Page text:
The world of Shoukoku no Altair has been widening by the episode, but it underwent its biggest expansion yet this week. In exploring the ripple effects caused by the Empire’s defeat of Phoinike, the show opted to jump all over the map, introducing stratocracies and sultans left, right and center. The most significant of these were the satellite nation of Muzrak and its colorful leader Balaban, a sultan with a taste for both warfare and beautiful men. The concept for Balaban’s character is wasted on this show, which saddles him with dry dialogue and immediately connects him with the show’s primary antagonists, but his motivation – to be recognized as the head of an independent country – is one that grows Altair’s universe in an interesting way.

Turkiye, it seems, is a nation with four surrounding stratocracies, all of which protect and receive economic benefits from the central state. In response to the recent Imperial aggression in Centro, each of these neighboring city-states sends their leader to vote on the formation of a Turkiyean Federation, which would effectively bring all of Turkiye under one banner. Zaganos stands in firm support of this plan, which tells us exactly what the mainland stands to gain from its passing: a stronger, more unified military force. Yes, Zaganos is still on his quest to command the mightiest military in Rumeliana, even with the older Suleyman Bey at his side for this half hour. Unfortunately for the Poison General, the sultans (including Balaban) vote unanimously against the proposal, and when he suggests that Turkiye simply annex those territories, one of their representatives warns him that any aggression on his part will be returned in kind.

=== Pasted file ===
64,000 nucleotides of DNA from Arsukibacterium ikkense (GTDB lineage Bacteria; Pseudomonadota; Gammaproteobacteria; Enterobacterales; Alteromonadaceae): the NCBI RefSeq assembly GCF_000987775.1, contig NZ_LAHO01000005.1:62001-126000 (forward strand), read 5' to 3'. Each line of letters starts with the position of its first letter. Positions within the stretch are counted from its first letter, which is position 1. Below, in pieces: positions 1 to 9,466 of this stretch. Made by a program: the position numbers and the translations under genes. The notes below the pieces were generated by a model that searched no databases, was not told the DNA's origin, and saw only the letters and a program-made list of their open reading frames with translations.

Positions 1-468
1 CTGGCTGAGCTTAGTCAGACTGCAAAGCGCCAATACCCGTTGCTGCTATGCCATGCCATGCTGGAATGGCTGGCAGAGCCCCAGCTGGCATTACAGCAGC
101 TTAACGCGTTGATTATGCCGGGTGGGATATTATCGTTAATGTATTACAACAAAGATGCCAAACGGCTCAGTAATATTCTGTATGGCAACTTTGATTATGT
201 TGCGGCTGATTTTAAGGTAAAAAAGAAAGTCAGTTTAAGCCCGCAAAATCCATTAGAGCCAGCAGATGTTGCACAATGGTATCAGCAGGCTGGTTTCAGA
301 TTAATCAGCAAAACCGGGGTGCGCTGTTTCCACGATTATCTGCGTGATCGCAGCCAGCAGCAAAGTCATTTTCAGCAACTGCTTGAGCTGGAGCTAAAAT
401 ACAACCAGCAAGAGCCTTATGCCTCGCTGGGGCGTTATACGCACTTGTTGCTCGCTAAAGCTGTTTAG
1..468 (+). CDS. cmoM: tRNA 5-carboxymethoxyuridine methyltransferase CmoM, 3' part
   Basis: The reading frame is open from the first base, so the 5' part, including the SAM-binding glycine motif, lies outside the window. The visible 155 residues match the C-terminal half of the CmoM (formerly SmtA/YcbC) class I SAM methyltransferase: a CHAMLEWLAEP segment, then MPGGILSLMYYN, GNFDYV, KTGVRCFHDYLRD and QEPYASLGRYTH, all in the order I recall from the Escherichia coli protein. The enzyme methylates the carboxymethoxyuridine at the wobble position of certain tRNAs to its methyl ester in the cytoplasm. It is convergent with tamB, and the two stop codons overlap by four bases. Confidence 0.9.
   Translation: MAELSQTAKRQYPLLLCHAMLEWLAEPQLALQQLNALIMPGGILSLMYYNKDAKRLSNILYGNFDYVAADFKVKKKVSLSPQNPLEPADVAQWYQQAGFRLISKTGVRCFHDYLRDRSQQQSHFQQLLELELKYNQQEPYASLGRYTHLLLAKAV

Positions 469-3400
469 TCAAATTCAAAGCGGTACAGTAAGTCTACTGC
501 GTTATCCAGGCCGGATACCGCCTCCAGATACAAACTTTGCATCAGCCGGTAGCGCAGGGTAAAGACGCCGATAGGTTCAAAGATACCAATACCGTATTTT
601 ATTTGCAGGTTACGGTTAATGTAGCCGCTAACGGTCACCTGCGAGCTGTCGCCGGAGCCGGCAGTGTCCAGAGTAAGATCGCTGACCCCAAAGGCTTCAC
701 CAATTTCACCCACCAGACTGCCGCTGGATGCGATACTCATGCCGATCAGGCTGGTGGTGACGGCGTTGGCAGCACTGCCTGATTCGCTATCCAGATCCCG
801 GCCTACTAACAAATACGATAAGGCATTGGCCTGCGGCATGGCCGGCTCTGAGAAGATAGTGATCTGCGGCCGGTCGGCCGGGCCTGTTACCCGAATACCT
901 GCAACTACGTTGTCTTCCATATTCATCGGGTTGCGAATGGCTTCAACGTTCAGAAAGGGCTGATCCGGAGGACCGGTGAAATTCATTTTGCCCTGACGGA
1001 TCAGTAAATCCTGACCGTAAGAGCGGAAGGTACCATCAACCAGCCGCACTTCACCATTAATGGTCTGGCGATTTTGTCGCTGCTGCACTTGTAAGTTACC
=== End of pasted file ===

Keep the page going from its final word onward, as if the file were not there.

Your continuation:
Zaganos eventually convinces his boss that overthrowing the sultan-led governments of their territories is the way to go, but Mahmut doesn’t have such an easy time out in the world. With Kiros and Abiriga in tow, he finds himself in a place called Liman, where the kulak is revealed to be Balaban’s younger brother. The poor guy has locked himself beneath the local water temple for fear of his older sibling, who wants his head for sheltering their traitor niece. This whole plotline would have been way more effective if we had known about their family for more than ten minutes before the gloves came off, but you know what they say about beating dead horses. Luckily, there’s some redemption for this story in the form of a conversation between Mahmut and Balaban, whose hunger for power and autonomy clashes with Mahmut’s loyalty to the country that demoted and effectively exiled him. Balaban offers the former Pasha a place in his Yenicheri (a force of 10,000 men hand-picked by the sultan himself), and brings up Turkiye’s unjust punishment to goad Mahmut into switching sides. With this meeting on the books, the Red Tiger manages to escape mere one-dimensionality, though the last third of the episode keeps him locked at two.